Docstring is part of Python script which will keep record of documentation and description of the relevant section in the script. It won’t make any effect upon the execution of the script but whenever needed, the docstring could be pulled out and displayed for users’ reference. Based on that, we can go further to generate dedicated documentation pages/docs for general purpose. At this point, Sphinx is a commonly used package to transform the docstrings in Python script into either HTML, LaTeX or some other suitable formats. Here in this blog, I am going to write down some notes in using Sphinx for building documentation based on the docstring in Python scripts. The steps below could be used as sort of general guidance to set things up with Sphinx.

1. Installation

The official link to Sphinx gives rather detailed instructions about the installation and here I am not going to reproduce those details - refer to Ref. [1].

2. Initial setup

Once Sphinx is installed, we may want to set up the building system initially, following the instruction provided with Sphinx official site - refer to Ref. [2] at this point. It is a common practice to put everything about the documentation building into a single dedicated directory, alongside the Python files containing our docstrings. For example, here following is presented the tree structure for one of my projects,

.

├── …

├── docs

├── requirements.txt

├── rmc_tools

├── …

whereby rmc_tools is a folder containing a whole bunch of Python scripts containing docstrings in each of them and docs is the folder where I put the documentation building system.

3. Documentation tree

After initial setup, we can start to put together the documentation tree so that we can further use Sphinx to build our documentation. Here in my example, the whole documentation tree (in which each file is following the reStructuredText format) is stored in the source directory. The following is presented the overall tree structure for the documentation (i.e. stuff put under docs directory),

.
├── Makefile
├── make.bat
└── source
├── _static
│   └── __init__.py
├── conf.py
├── index.rst
├── install.rst
├── installation
│   ├── rmc_modules_install.rst
│   └── rmc_tools_install.rst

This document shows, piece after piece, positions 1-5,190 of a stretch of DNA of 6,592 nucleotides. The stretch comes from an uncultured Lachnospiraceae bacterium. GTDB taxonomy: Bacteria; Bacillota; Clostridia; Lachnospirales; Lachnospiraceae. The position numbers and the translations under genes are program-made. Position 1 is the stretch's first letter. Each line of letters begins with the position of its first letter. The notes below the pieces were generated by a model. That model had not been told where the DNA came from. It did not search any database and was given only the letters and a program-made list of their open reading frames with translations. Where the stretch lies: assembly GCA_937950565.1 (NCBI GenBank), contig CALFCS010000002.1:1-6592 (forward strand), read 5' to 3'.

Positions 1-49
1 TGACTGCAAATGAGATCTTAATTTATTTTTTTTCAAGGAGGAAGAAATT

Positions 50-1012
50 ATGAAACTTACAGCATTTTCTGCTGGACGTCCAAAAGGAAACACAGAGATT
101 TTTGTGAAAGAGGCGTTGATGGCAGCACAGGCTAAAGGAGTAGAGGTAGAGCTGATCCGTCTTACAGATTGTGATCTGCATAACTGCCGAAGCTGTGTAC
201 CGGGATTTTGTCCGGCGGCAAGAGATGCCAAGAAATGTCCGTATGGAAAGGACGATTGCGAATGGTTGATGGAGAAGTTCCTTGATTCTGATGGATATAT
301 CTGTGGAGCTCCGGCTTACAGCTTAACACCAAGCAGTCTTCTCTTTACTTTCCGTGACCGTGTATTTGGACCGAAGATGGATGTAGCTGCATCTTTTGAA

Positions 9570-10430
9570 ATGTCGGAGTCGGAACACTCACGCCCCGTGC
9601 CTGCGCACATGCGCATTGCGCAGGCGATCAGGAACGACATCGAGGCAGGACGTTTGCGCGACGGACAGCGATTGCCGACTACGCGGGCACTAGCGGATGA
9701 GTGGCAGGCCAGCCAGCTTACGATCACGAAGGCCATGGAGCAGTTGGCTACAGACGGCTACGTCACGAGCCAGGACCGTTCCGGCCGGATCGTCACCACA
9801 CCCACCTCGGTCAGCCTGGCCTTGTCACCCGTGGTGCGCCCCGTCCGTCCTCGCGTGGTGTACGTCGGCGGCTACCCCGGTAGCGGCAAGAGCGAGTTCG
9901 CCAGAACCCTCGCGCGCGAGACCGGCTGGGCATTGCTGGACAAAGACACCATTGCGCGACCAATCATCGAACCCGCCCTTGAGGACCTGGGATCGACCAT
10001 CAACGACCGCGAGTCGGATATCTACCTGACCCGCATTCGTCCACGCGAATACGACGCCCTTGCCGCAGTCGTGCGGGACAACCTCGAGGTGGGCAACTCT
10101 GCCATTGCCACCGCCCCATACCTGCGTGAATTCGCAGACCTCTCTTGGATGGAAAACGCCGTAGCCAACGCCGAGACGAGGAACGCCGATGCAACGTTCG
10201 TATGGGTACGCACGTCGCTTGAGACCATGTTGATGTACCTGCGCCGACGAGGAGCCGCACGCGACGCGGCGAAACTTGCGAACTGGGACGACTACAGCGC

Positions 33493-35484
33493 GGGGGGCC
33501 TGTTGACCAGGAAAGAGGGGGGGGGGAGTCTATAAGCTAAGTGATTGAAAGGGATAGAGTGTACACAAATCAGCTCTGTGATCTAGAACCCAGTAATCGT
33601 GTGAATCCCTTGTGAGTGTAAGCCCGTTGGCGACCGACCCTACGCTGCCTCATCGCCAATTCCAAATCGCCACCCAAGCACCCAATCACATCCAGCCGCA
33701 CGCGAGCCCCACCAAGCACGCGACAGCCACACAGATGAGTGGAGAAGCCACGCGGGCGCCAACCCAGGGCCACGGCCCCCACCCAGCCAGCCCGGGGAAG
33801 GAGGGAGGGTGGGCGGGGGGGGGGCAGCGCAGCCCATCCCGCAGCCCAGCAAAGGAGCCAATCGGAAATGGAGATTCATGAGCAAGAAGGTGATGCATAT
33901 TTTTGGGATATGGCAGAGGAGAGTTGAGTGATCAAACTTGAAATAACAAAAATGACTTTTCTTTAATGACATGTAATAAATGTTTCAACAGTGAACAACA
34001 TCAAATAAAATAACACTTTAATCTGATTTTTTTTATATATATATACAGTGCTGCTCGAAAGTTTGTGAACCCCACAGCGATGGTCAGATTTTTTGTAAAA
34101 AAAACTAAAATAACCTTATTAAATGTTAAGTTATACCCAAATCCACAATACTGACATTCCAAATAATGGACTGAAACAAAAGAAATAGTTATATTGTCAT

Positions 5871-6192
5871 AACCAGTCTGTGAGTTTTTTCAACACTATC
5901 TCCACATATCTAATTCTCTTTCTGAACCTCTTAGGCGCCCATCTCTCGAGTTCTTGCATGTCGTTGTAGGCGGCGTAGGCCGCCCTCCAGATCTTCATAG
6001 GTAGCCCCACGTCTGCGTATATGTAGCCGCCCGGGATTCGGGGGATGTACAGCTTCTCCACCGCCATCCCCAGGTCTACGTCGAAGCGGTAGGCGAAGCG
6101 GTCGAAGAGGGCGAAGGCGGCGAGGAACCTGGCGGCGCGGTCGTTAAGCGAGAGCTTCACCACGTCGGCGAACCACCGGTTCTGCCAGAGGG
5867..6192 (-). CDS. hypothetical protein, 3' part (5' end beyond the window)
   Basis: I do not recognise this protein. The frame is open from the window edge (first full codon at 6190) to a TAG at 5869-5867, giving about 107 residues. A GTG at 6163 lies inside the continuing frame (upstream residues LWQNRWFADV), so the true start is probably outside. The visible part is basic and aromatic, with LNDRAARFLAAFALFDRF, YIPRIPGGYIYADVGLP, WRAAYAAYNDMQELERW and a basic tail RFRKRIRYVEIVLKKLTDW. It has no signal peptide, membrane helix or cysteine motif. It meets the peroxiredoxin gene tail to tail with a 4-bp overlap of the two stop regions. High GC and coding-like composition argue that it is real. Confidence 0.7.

├── rmc_modules
│   ├── bulk_stuff.rst
│   ├── nano_stuff.rst
│   └── rmc6f_stuff.rst
├── rmc_modules.rst
├── rmc_tools
│   ├── bulk_shells.rst
│   ├── np_gen.rst
│   ├── np_lin_analyzer.rst
│   ├── np_shells.rst
│   ├── rmc_strain.rst
│   ├── sofq_calib.rst
│   └── topas4rmc.rst
└── rmc_tools.rst

Then located in docs directory on terminal, we can simply execute make html to build up the documentation HTML pages. Things should start to roll like a charm at this point and following I note down several aspects we may want to pay attention to as we follow the procedures,

rst files could be grouped into dedicated folders and referred to in a separate rst file - like what we have above for the rmc_tools.rst file which contains references to those rst files in rmc_tools folder.

The rst file at the fundamental level should then contain reference to the docstring in Python file. For example in the rmc_tools/bulk_shells.rst file, it refers to the NP_Shells/bulk_shells.py file located in the main project directory. To let the building system find the Python file, we need to tell the building engine where those scripts are located. This can be done through the conf.py file located under source directory. Sometimes, we may think that if we have an entry in a rst file like .. automodule:: RMC_Strain_Analyzer.rmc_strain, it is enough to specify the parent directory where RMC_Strain_Analyzer is located. However, this turns out to be not the case - we need to include the full path to RMC_Strain_Analyzer in the system path as well.</li>

4. Go online

Upload documentation to online service so that it can be accessed by public. To do this, we can use the service provided by readthedocs. Here I will take the combination of readthedocs with GitHub as the example. If we have suitable directory setup as discussed above, e.g. everything concerning the documentation setup is contained in docs directory, and we have the whole project available in GitHub repository, we can set up a readthedocs account using our GitHub account, after which we can then import our GitHub repository holding the documentation project without problem. Once we are done the link between GitHub and readthedocs, any time we push something to our GitHub repository, the documentation will be built automatically and will be made available through readthedocs service.

Sometimes, certain Python scripts involved in the documentation building will try to import external modules, e.g. numpy or whatever - in this case, we need to tell readthedocs service explicitly what external modules we need. Otherwise, readthedocs won’t be able to find those necessary modules on its building server and therefore will fail the corresponding part of documentation building.

As a comprehensive example, the GitHub repository given in Ref. [3] could be used as the template for documentation building with Sphinx.

References